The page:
Every Tuesday Diane at Bibliophile by the Sea hosts First Chapter First Paragraph Tuesday Intros, where you can share the first paragraph, or a few, of a book you are reading or thinking about reading soon.
Teaser Tuesdays is a weekly bookish meme, hosted by MizB of Should Be Reading. Anyone can play along!
Today I am spotlighting Vanessa And Her Sister by Priya Parmar
London, 1905: The city is alight with change, and the Stephen siblings are at the forefront. Vanessa, Virginia, Thoby, and Adrian are leaving behind their childhood home and taking a house in the leafy heart of avant-garde Bloomsbury. There they bring together a glittering circle of bright, outrageous artistic friends who will grow into legend and come to be known as the Bloomsbury Group. And at the center of this charmed circle are the devoted, gifted sisters: Vanessa, the painter, and Virginia, the writer.
Each member of the group will go on to earn fame and success, but so far Vanessa Bell has never sold a painting. Virginia Woolf’s book review has just been turned down by The Times. Lytton Strachey has not published anything. E. M. Forster has finished his first novel but does not like the title. Leonard Woolf is still a civil servant in Ceylon, and John Maynard Keynes is looking for a job. Together, this sparkling coterie of artists and intellectuals throw away convention and embrace the wild freedom of being young, single bohemians in London.
But the landscape shifts when Vanessa unexpectedly falls in love and her sister feels dangerously abandoned. Eerily possessive, charismatic, manipulative, and brilliant, Virginia has always lived in the shelter of Vanessa’s constant attention and encouragement. Without it, she careens toward self-destruction and madness. As tragedy and betrayal threaten to destroy the family, Vanessa must decide if it is finally time to protect her own happiness above all else.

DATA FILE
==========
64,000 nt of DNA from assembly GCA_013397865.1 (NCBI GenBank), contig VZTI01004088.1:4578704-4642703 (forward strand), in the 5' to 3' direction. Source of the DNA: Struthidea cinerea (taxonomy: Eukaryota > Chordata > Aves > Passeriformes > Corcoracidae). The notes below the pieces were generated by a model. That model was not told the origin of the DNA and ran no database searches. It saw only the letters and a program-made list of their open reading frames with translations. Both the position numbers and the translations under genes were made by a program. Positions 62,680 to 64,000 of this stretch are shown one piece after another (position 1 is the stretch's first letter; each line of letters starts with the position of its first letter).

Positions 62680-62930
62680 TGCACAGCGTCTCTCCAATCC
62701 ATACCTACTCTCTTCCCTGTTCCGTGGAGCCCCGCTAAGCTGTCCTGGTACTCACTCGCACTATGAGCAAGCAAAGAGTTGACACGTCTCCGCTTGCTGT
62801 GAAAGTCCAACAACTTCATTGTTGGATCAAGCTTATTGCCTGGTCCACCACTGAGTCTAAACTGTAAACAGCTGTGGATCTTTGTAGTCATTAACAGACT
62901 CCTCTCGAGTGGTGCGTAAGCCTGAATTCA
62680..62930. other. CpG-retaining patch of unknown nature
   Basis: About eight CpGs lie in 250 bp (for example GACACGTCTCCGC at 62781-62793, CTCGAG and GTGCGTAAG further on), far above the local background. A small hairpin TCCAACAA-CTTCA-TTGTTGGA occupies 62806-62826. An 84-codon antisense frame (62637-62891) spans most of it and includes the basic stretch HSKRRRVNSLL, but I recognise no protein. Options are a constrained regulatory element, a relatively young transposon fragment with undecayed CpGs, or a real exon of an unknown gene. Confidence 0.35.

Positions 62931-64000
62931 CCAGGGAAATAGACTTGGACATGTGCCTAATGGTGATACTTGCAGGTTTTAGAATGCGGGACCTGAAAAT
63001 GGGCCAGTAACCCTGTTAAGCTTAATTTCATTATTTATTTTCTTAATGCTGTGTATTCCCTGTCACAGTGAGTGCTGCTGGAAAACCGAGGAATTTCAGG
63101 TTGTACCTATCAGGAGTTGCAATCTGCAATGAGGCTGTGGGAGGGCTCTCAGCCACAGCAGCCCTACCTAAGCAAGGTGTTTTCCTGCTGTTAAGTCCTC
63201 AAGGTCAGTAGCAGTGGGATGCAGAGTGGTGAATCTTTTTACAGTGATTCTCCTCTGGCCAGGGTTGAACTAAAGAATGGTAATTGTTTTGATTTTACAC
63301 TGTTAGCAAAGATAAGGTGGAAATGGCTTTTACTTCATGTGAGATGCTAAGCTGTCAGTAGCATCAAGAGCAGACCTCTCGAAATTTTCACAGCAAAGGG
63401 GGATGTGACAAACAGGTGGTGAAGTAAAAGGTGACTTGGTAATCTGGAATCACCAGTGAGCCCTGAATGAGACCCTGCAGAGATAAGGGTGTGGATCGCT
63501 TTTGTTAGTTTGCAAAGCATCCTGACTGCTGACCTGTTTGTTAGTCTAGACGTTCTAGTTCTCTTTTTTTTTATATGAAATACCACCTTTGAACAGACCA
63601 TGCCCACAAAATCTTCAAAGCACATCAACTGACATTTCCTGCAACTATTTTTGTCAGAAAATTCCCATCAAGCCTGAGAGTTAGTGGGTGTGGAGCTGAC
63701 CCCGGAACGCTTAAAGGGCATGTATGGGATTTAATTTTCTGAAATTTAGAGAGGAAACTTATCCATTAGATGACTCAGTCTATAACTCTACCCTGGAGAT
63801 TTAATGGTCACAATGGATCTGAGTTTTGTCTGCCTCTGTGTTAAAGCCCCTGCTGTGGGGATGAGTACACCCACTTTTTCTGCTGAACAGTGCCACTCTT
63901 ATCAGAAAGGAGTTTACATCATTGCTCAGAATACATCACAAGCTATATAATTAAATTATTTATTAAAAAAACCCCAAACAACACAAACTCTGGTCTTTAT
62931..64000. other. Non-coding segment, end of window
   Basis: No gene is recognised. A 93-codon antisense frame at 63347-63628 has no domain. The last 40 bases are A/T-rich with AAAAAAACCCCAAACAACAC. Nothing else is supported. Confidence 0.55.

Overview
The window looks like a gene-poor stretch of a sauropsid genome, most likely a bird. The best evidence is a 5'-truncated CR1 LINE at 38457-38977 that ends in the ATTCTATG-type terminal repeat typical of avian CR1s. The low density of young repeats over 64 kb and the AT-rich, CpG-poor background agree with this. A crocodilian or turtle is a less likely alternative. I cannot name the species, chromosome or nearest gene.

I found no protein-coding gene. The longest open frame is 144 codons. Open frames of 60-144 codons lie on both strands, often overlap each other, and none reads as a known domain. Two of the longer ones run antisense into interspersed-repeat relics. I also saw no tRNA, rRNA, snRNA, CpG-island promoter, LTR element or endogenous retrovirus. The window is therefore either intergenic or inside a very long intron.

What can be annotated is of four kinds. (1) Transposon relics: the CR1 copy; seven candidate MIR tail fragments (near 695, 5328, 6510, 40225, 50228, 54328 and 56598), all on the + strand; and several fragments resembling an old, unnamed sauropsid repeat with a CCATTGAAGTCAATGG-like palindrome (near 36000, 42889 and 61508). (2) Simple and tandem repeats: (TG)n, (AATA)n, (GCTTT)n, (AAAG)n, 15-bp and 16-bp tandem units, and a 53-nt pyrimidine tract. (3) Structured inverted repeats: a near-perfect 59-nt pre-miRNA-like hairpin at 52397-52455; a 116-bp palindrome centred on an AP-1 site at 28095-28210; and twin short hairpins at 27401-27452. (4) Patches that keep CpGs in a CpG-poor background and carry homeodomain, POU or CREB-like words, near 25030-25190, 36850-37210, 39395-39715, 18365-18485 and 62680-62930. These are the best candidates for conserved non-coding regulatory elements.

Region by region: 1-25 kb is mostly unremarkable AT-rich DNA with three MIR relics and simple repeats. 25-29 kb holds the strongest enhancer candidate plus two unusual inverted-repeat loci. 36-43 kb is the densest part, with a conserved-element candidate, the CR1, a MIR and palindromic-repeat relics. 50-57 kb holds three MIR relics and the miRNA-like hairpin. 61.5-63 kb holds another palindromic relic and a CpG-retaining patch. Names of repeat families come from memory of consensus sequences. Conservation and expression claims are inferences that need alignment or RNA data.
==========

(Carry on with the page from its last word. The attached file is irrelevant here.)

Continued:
The work of exciting young newcomer Priya Parmar, Vanessa and Her Sister exquisitely captures the champagne-heady days of prewar London and the extraordinary lives of sisters Vanessa Bell and Virginia Woolf.
Thursday 23 February 1905 — 46 Gordon Square,
Bloomsbury, London (early)
I opened the great sash window onto the morning pink of the square and made a decision.
Last Thursday evening, I sat in the corner like a sprouted potato, but this Thursday, I will speak up. I will speak out. Long ago Virginia decreed, in the way that Virginia decrees, that I was the painter and she the writer. ‘You do not like words, Nessa,’ she said. ‘They are not your creative nest.’ Or maybe it was orb? Or oeuf? My sister always describes me in rounded domestic hatching words. And invariably, I believe her. So, not a writer, I have run away from words like a child escaping a darkening wood, leaving my dark burning sister in sole possession of the enchanted forest. But Virginia should not always be listened to.
We must be careful in Cornwall. After thirteen happy childhood summers, all our ghosts will be waiting for us there.
So...what do you think? Is this one you would pick up? Leave a comment below!